The move means the three biggest mobile operators in the UK will create a single point of contact for advertisers, retailers, media agencies and banks to book advertising space on their platforms or create offers, coupons, tickets or loyalty cards to sit in their “mobile wallet” offerings.
The JV’s mobile marketing platform will be the first part of the business brought to the market. It will provide one stop shop for brands to create push SMS, coupons and display ads to reach opted-in users across the three company’s platforms.
Observers have said the move will have a damaging impact on the strength of existing ad networks and publishers’ mobile offerings and that it is an an attempt to “control” the market by making a “landgrab” of the entire segment.
The JV says it has the potential to “transform the mobile marketing landscape in the UK” by removing the barriers to entry that “inhibit growth”.
The company will then make its mobile payments business available. It says this will enable businesses to add payment and loyalty cards to millions of consumers on the majority of handsets, operating systems and operators.
It adds that consumers will be rewarded with a “simple and secure shopping experience”, by allowing them to purchase goods and services through their mobiles using contactless technology.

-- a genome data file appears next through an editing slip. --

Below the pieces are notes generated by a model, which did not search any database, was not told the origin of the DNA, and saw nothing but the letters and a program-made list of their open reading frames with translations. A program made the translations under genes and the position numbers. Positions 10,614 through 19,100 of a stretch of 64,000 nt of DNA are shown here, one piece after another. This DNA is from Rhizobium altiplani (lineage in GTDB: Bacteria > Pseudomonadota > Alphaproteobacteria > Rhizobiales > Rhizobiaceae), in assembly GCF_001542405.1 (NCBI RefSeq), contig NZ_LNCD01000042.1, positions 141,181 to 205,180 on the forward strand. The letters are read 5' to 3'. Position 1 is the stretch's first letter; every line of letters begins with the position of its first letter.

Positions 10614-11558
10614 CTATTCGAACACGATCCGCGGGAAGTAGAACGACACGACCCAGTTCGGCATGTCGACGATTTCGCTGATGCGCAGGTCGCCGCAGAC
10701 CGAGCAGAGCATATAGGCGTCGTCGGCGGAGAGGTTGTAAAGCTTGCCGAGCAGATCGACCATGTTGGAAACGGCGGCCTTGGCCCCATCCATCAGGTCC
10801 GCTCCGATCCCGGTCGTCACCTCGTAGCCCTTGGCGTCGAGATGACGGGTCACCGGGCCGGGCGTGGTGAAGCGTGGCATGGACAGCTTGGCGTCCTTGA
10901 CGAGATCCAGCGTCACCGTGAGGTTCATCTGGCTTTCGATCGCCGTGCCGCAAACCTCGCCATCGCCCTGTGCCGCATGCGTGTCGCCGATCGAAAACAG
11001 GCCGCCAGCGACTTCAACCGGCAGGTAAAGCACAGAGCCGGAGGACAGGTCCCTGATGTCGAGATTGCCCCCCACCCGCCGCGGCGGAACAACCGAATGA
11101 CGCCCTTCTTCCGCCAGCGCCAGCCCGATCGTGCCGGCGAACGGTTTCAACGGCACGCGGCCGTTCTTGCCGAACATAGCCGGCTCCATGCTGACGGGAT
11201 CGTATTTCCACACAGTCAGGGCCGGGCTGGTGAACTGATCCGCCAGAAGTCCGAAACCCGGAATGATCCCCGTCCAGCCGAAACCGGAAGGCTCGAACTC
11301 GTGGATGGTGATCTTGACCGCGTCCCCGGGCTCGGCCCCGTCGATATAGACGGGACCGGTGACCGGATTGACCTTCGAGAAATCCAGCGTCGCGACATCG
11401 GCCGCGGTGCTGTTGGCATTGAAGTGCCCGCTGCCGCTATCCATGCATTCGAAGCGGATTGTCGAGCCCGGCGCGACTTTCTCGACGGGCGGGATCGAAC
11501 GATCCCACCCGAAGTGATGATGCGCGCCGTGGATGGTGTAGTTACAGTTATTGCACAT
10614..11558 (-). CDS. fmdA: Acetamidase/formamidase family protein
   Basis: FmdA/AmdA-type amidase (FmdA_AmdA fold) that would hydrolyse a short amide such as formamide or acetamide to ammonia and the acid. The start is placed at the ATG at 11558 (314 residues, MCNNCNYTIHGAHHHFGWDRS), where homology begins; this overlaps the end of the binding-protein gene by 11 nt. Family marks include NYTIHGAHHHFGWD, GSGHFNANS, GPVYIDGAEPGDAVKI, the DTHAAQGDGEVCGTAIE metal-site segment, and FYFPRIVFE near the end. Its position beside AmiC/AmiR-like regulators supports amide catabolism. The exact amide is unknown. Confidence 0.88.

Marketing Week sister title New Media Age revealed earlier this year that former Telegraph Media Group and Hearst Digital director Nancy Cruikshank is leading the joint venture as its “interim CEO”.
The joint venture, which is as yet unnamed, can now begin the process of hiring further staff to operate the new company.
The shareholders say in a statement that they remain committed to making the JV’s services open to all, including other operators, MVNOs, publishers, banks, retailers and ad agencies.
They adds: “The partners in the JV believe it has an important role to play in helping to keep the UK at the forefront of digital innovation, creating jobs, promoting innovation and stimulating competition.”
Last year rival mobile operator Three sent informal representation to the European Commission in a bid to block the joint venture from being approved, arguing it was “anti-competitive” and would curb innovation in the market.
A Three spokesperson said: “We are pleased the EC has taken a thorough look at the proposed m-commerce joint venture. We are still studying the detail but we understand that its investigation has found no significant competition issues. We will continue to monitor developments closely and look forward to the invitation to become a customer of the joint venture on the same terms as all participating UK mobile operators.”